The Electronic Security Association bankrolled a burglary study at The University of North Carolina at Charlotte Department of Criminal Justice & Criminology. Understanding Decision to Burglarize is based on interviews with 422 randomly-selected, incarcerated male and female burglars across three states (North Carolina, Kentucky, and Ohio) who never ever lie. Over at ammoland.com, the ESA’s press release lists the top six items burglars take from home – which doesn’t include firearms (go figure). But there’s plenty of interesting info for armed home defenders in the rest of the report. Such as . . .
Some burglars were involved in other forms of serious crime over the course of their offending careers. About 8% reported that they had been charged with homicide, 12% with robbery, and 7% with assault at some point in their past. On the other hand, over 54% reported [ED: claimed] that burglary/breaking-and-entering was the most serious crime that they had been charged with to date.
So nearly one out of ten burglars are killers. Huh. The report concludes that burglars burglarize for money (surprise), often to feed their drug habits. In fact . . .
Within the entire sample, 88% of respondents indicated that their top reason for committing burglaries was related to their need to acquire drugs (51%) or money (37%), although many reported needing the money to support drug problems. Crack or powder cocaine and heroin were the drugs most often reportedly used by these offenders and these substances were often being used in combination with other substances, including marijuana and alcohol, during burglary attempts.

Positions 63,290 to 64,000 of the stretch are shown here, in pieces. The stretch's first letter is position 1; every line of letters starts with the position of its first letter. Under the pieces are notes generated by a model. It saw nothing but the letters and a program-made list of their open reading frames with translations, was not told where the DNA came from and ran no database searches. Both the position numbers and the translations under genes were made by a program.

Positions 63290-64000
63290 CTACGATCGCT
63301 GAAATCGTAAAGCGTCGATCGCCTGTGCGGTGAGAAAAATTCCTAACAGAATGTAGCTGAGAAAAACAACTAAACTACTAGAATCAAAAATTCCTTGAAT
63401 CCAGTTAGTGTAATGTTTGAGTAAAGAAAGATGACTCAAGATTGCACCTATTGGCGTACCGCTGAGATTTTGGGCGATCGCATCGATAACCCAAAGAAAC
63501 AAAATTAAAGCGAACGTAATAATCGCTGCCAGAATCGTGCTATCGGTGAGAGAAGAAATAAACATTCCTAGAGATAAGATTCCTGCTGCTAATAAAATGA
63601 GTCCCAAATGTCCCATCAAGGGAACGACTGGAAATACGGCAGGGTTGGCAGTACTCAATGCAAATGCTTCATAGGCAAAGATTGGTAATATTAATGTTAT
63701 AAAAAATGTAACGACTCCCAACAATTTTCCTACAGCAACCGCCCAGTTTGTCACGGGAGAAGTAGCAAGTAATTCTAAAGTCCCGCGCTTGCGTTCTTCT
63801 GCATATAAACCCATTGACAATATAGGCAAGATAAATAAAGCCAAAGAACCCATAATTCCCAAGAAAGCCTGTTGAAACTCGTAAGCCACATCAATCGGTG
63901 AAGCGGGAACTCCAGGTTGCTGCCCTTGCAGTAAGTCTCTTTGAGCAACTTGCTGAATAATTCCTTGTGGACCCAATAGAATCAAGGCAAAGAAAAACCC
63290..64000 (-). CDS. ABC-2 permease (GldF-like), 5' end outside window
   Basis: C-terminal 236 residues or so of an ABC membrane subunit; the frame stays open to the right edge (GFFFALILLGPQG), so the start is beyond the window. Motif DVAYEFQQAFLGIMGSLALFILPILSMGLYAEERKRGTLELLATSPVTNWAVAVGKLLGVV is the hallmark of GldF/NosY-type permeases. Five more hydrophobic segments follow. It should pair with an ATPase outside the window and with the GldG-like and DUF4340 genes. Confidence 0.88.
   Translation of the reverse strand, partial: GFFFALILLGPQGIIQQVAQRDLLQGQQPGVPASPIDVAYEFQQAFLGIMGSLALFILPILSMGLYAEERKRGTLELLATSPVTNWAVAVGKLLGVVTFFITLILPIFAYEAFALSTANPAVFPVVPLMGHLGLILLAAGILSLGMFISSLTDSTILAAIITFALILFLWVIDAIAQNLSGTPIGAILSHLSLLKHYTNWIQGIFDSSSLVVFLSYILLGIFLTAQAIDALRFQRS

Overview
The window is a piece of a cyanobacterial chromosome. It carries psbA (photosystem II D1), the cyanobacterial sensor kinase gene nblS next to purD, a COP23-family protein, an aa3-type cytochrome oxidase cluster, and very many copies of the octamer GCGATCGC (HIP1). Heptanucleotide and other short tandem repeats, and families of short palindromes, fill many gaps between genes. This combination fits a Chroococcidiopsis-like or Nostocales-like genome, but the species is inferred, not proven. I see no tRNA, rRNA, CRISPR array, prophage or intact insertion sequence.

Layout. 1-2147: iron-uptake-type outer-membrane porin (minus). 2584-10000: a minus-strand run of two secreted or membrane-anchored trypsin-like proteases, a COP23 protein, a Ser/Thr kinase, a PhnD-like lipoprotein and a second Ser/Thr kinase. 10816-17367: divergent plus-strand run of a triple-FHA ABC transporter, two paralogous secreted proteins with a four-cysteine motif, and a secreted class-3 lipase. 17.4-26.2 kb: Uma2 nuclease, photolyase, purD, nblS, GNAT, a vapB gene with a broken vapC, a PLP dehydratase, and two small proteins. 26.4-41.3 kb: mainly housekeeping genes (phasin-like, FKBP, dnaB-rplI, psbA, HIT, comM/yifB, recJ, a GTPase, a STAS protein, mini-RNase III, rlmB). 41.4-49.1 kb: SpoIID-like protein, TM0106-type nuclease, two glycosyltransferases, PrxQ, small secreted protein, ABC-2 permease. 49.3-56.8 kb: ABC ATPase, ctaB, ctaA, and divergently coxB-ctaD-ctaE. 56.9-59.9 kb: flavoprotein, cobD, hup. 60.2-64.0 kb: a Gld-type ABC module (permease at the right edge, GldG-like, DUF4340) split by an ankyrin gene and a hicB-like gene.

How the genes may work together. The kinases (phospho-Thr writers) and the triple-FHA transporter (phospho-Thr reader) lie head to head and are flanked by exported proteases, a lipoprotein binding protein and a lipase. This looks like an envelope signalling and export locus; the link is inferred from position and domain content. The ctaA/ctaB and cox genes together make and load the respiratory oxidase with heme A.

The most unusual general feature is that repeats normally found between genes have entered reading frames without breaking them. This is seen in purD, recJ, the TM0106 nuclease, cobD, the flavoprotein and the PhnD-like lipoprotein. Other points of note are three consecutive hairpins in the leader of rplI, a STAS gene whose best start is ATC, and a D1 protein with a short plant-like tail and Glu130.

So all those gruff concealed carry class instructors aren’t just blowing smoke: burglars are high. There’s also info that refutes antis’ claims that Americans don’t need “high capacity” ammunition magazines to defend home and hearth. Most burglars don’t work alone.
Just over a fourth of burglars typically worked alone and approximately the same proportion reported never burglarizing alone. Among those who worked with others, most committed burglaries with friends and/or spouses/significant others, although nearly one in eight reported working with other family members.
Are you ready for TWO burglars? And while the report claims that some 60 percent of burglars are deterred by an alarm system, you gotta wonder about that stat given that The Electronic Security Association was paying the bill. “About one in five burglars reported cutting telephone or alarm wires in advance.” Hmm. Does sir want to buy an alarm system connected by cellular phone?
My takeaway: a home invasion is some serious sh!t requiring some serious planning. But then, I’m thinking most of you knew that already. Those who didn’t, well, now you do.